The ups and downs of moving abroad
I took action, I said goodbye, and off I went on the plane. I had absolutely no clue what would await me in Groningen. I didn’t expect to bluntly be thrown into cold water. I think that even though Groningen doesn’t seem to be the right destination for me, there are some major takeaways from my journey for anyone who’s thinking about moving abroad to study or anyone who has and can relate:
There is not reset button in life
Of course, I didn’t really say goodbye. Looking back, this almost seems naïve. I thought many of my connections and ties could evaporate because I was so far away. I thought moving means hitting a reset button. I thought I suddenly would be someone else and that people would be completely different. And most of all: I thought “being away” equals “better”.
But you’re still the same person. Life is life. People are people. Here and there. You still have to work hard on relationships, on yourself and on creating success. Living abroad is not “cooler” than living at home. It’s still simply a change of scenery. The sun rises and the sun sets. And you have to make the most of every day, no matter where you are. You will struggle, just as if you were back in your home town. It’s still your life and not just a big long vacation.
That being said – it’s NICE to be able to make a change of scenery like that. It inspires and influences you in new ways and it gives you perspective that you otherwise wouldn’t have had. I think there is also a big difference between travelling and actually moving. When you travel, you see, you observe, you get a lot of impressions all at once. When you move somewhere, you should become part of that scenery. You experience the life after being swallowed be all the first impressions.
2. Its not always what you imagine it to be
It’s not only sunshine and rainbows (especially not in the Netherlands!). The imagination of you driving through cute narrow streets with your well- functioning bike and the afternoon sun kissing your cheeks is not really a thing. I was rather cycling next to big buses that would splash a fountain of water over me while I was swearing and cursing out loud in German how I regret all life choices. Until I was back in my cozy room and remembered that life at home would still be the same life, not better, not necessarily worse. And that there’s also rain in Austria.
But, if you push through all the shitty moments: this is what you’ll 100% learn and gain:
You are truly being forced to be open and talkative. You have no choice but to go to every social event that is coming up simply for the sake of meeting people. It can be exhausting and draining, but at the same time so fascinating. I’ve heard many incredible stories and experiences from people that come from literally every corner of this world. I learned a hell of about cultural differences, how people work and about what motivates them. I had countless eye- opening moments and encounters. I made connections. I made friends. And I wouldn’t trade these things for anything in the world.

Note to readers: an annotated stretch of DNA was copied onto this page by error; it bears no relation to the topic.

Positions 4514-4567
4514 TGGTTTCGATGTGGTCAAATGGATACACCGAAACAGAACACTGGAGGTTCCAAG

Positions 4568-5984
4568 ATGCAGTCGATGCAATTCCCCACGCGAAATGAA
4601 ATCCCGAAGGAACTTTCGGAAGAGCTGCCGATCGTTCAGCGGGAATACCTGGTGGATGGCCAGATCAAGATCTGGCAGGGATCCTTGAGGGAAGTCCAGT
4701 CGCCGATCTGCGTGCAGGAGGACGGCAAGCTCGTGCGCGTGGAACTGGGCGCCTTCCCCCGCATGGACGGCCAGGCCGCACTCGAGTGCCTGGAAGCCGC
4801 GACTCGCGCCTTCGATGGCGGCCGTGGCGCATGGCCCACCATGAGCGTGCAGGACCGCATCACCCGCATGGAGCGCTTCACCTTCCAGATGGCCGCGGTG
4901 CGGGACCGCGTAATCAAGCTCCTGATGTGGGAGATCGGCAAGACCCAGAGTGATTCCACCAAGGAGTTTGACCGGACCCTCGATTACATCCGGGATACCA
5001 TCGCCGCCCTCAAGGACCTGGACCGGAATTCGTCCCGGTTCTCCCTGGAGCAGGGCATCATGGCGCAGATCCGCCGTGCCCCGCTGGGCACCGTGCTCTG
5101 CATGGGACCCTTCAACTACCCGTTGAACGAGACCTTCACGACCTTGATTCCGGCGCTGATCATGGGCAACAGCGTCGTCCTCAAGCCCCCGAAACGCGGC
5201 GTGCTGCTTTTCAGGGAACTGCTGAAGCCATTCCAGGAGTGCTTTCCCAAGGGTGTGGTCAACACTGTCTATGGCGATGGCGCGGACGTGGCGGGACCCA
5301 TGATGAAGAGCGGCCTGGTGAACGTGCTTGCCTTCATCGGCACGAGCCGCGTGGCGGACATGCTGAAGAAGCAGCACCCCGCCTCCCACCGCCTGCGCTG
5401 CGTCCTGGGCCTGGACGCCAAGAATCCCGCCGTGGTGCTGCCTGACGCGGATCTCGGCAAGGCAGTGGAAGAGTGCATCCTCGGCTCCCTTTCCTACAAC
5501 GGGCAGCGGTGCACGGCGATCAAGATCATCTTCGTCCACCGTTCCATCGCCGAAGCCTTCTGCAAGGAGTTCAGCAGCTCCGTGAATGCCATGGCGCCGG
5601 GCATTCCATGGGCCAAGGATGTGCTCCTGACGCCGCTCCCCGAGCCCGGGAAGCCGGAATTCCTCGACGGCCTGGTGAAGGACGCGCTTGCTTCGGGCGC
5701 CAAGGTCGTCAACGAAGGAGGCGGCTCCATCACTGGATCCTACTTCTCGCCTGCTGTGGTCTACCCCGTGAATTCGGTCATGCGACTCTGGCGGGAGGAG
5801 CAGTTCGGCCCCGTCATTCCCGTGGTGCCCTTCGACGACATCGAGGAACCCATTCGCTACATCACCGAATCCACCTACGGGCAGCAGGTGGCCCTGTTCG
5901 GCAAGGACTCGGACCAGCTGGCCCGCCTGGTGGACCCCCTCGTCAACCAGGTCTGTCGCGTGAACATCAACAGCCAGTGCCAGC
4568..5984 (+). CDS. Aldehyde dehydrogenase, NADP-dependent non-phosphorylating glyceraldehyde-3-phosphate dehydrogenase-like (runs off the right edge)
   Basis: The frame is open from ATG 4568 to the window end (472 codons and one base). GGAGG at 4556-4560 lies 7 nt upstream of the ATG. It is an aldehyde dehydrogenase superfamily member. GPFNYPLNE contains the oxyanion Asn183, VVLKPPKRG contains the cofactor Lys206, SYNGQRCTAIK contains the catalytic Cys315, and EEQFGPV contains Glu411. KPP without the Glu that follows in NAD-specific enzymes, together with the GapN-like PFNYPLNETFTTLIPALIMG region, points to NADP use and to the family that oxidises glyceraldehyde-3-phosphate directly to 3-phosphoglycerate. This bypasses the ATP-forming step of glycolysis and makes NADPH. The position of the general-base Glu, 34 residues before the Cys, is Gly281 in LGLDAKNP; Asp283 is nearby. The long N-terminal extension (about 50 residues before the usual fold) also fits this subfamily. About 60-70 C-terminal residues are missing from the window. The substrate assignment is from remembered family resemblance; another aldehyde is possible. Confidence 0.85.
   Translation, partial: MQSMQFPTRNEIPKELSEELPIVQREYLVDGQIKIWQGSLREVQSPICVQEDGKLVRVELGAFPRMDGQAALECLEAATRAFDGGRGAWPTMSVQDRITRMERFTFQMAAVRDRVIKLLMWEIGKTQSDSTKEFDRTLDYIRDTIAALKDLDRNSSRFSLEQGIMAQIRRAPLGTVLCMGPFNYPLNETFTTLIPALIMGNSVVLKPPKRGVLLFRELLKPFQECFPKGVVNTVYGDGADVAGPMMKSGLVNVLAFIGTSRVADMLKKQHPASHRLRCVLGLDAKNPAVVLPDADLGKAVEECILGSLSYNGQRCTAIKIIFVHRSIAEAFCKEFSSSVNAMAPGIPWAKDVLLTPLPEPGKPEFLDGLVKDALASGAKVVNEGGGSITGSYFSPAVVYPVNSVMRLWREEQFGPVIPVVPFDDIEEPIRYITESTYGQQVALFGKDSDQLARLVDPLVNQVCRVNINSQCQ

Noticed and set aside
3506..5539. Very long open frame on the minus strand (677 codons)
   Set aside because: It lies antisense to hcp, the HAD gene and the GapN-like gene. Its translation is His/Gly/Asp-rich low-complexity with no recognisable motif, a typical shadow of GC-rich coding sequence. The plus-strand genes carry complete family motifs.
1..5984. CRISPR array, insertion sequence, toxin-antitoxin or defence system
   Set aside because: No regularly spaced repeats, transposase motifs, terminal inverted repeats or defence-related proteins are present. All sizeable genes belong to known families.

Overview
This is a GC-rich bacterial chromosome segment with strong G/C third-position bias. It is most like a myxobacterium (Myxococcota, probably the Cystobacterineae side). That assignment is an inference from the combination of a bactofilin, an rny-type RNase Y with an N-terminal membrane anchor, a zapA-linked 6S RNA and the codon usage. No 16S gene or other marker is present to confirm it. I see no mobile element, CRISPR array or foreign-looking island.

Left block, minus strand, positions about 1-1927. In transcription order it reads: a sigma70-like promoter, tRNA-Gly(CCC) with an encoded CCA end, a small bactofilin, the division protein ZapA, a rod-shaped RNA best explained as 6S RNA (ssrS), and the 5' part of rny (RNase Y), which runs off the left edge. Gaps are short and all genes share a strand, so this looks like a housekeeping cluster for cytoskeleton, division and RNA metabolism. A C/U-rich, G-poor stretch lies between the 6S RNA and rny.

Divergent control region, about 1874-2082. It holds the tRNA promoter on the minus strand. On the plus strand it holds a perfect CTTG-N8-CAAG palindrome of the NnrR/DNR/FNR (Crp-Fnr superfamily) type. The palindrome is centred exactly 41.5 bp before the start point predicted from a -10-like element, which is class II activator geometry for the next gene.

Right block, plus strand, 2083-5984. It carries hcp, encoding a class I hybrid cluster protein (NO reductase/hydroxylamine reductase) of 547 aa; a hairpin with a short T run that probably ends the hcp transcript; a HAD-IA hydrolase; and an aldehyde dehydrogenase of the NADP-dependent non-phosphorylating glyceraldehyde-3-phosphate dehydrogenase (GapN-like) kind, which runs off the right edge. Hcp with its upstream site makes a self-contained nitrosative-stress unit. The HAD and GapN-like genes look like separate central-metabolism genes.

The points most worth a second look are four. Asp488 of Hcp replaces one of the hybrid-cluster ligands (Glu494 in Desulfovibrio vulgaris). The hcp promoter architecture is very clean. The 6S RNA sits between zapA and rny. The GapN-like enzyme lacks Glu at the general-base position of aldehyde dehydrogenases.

(B) Finding yourself
Travelling on my own meant spending more time with my dope self than ever before. It meant countless one-person-breakfasts, lunches and dinners and a lot of going- alone- to- parties- where- you- don’t- know- a- single- soul. It also meant figuring out a little more who I am, what I want and what I stand for. I have never been more in balance with myself than now. I began to better understand myself while at the same time trying to grow and improve every day. I became more self- aware and reflective. I put myself first. Not in a selfish kind of way. More in a way that helped me pursue my own happiness. It’s about self- preservation. You can’t pour from an empty cup.
(C) Independence, confidence and gaining perspective
And naturally, you’ll gain independence and confidence. I guess that’s part of growing up anyway, but independence comes pretty quickly if you move across Europe on your own. Creating a whole new environment for yourself and building friendships from scratch will build up your self- esteem and can make you feel proud and accomplished. You sort of establish a second home. A place far away from what you’ve been used to. For me, Groningen sometimes seem like a completely different world. My world.
And lastly, I found moving away also extremely helpful to gain a different perspective on “home”. On relationships and friendships, on family life and on my past self. It gave me room and time to think and improve and to have a fresher head when dealing with problems that arise at home.
Now, I’m curious to know what you think are big ups and downs when moving abroad!
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Have a great week!